More than two dozen kindergarten teachers in the public schools of Brookline — a liberal town next to Boston — are unhappy with changes in early childhood education. Very unhappy.
At the June 6 meeting of the Brookline School Committee, panel members heard from teachers who said they are concerned that students are being hurt by curriculum changes that have been mandated for several years in kindergarten classes.
The changes are part of a national move to replace play-based learning in kindergarten with a more academic approach that aims to improve achievement among students of color and students from low-income families.
A 2018 research brief reported on the effect of the academic push in kindergarten, saying that most kindergartens in Massachusetts have restricted activities such as free play, rest, recess, snack and lunch. Research has shown that young children learn best through structured play and that many do not have the attention span to sit at desks for long periods of time to do academic work, as they are being asked to do
At last week’s meeting, several teachers took turns reading from a letter (see video and full text of letter below) on behalf of 27 teachers who signed it, saying in part:
The past few years have brought new opportunities, centered around new curriculum and programs. However, in embracing these programs without meaningful teacher input, the district has neglected the very reason for embracing those learning opportunities: our students’ joy of learning. . . .
We see many of our Kindergartners struggle with anxiety about school because they know they are expected to read. A significant body of research exists showing the negative consequences to children’s emotional well-being when they are forced to read before their developing brains can make sense of it. Reading sooner does not always mean better. The push to get our Kindergartners to read earlier without consideration of their readiness is impacting their attitudes toward learning.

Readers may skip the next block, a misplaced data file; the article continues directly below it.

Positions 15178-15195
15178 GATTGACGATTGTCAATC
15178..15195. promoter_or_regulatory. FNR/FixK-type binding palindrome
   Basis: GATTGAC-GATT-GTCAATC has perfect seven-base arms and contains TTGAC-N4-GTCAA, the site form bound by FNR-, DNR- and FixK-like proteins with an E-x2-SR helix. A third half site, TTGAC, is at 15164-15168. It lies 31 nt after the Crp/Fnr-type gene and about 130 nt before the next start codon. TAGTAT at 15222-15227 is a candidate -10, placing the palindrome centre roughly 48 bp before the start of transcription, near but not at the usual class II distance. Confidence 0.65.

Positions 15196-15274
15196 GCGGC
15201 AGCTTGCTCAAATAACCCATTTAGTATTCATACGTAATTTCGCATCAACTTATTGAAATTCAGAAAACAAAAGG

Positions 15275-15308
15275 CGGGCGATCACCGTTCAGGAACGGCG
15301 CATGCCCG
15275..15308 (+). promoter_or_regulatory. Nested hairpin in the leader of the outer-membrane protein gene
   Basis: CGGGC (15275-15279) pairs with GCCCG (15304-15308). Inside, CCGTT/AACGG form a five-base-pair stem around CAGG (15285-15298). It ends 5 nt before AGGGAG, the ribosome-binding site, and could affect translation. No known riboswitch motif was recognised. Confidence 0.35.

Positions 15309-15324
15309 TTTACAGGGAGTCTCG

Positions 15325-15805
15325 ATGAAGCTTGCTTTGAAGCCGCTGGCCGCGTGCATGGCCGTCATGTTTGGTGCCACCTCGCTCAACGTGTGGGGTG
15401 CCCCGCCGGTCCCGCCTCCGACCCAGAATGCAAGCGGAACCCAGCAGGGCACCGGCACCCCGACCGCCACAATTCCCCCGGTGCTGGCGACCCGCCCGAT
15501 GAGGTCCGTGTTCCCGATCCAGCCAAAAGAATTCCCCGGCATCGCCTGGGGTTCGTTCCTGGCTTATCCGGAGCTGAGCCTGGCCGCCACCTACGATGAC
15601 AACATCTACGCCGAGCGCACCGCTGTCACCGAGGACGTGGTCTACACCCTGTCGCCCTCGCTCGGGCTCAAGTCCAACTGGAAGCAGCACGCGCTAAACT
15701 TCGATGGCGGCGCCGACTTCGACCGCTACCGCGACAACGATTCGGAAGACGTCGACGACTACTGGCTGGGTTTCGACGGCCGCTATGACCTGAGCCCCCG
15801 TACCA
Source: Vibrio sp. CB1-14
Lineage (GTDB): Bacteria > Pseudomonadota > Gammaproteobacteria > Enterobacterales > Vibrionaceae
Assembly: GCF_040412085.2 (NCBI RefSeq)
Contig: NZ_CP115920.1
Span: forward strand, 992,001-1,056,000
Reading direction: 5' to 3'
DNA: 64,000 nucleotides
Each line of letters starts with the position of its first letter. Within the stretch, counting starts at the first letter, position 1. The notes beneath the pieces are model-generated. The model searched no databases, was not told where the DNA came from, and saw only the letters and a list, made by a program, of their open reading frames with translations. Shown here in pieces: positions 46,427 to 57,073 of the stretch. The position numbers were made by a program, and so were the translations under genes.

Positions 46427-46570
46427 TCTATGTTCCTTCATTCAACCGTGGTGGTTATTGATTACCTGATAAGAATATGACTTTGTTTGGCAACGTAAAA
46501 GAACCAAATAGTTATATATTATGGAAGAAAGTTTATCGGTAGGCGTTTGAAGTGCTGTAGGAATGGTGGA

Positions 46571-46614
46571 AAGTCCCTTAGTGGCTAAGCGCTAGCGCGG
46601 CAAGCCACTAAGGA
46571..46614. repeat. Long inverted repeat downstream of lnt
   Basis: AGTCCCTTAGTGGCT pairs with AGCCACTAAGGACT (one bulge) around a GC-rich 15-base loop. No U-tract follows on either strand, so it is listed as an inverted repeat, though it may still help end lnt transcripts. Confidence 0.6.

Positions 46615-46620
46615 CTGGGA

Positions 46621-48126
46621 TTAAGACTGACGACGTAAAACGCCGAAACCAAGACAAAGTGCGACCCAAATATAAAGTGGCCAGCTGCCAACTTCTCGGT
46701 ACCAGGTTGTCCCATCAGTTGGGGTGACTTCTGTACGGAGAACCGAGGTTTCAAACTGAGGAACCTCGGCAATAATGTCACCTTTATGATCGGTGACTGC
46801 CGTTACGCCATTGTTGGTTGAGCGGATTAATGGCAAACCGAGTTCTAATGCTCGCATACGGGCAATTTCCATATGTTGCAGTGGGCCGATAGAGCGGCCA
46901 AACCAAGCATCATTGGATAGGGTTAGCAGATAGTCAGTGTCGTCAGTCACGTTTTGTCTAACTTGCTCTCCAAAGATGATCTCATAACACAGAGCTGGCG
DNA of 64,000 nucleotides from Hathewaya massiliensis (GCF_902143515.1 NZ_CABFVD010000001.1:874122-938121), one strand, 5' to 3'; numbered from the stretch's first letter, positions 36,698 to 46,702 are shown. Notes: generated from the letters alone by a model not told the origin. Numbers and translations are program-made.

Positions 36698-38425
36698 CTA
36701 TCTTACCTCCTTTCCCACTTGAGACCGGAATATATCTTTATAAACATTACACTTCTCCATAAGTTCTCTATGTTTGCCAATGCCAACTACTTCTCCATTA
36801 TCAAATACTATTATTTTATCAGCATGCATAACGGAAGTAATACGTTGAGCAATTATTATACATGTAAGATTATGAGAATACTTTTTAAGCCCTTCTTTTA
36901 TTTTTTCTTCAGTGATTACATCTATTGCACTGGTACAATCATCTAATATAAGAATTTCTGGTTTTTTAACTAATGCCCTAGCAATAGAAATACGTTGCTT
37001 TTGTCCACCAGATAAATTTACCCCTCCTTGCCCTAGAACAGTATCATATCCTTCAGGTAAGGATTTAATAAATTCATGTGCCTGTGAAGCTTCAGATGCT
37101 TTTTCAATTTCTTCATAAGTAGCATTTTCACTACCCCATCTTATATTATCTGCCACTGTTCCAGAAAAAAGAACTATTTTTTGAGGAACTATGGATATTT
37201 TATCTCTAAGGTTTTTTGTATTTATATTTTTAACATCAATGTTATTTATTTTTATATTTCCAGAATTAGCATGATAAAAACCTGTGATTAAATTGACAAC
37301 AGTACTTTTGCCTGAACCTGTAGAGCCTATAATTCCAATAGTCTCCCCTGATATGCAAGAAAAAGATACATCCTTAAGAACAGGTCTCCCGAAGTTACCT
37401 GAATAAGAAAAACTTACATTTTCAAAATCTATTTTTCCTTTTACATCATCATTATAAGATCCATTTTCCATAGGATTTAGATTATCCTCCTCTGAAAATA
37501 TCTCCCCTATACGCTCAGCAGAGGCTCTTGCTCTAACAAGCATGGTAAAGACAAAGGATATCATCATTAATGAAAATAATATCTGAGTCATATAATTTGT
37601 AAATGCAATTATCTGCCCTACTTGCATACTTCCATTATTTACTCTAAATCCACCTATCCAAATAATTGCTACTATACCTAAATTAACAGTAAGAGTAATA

It is now common to hear their little voices announce to us, “I don’t know how to read.” “I hate reading.” “I hate school.” “I am not good at anything.” This is our greatest concern.
And there’s plenty more in the letter. The teachers reading it received loud applause from supporters in the audience at the board meeting. Nearly 400 parents have signed a separate letter of support for the teachers, some of them adding unsigned comments. Here’s one:
My twins start kindergarten in the fall. I really worry for them and every child who is forced to start reading at age 5, sitting all day long with no play, the list goes on. There’s a reason kids are depressed and anxious, and this affects them their entire lives. Kindergarten and first grade should be primarily about developing social-emotional skills to help kids develop into kind, compassionate, and confident kids. That is what will ensure their success in life. Not what score they get in first grade or when they learned to read! Let them play, let them work together, let them be kids!
WBUR, a Boston NPR station, published a story about the meeting and quoted Vicki Milstein, Brookline’s principal of early education programs, as saying the changes have been implemented over the past decade or so in an effort to close the achievement gaps between students of color and white students, and students from low-income and high-income neighborhoods.
Here is the text of the teachers’ letter that was read to the school board, as provided by one of the teachers:
Not everyone could be here tonight, but this letter comes from a group of 27 Brookline kindergarten teachers. Together we have welcomed thousands of kindergartners into our classrooms.
We teach our students to be kind, respectful, flexible and hardworking, as well as to persevere, to stand up for themselves and others, and to be lifelong learners. We know that all of us in this room — educators, administrators, School Committee members, and parents — want our children to be successful and happy people.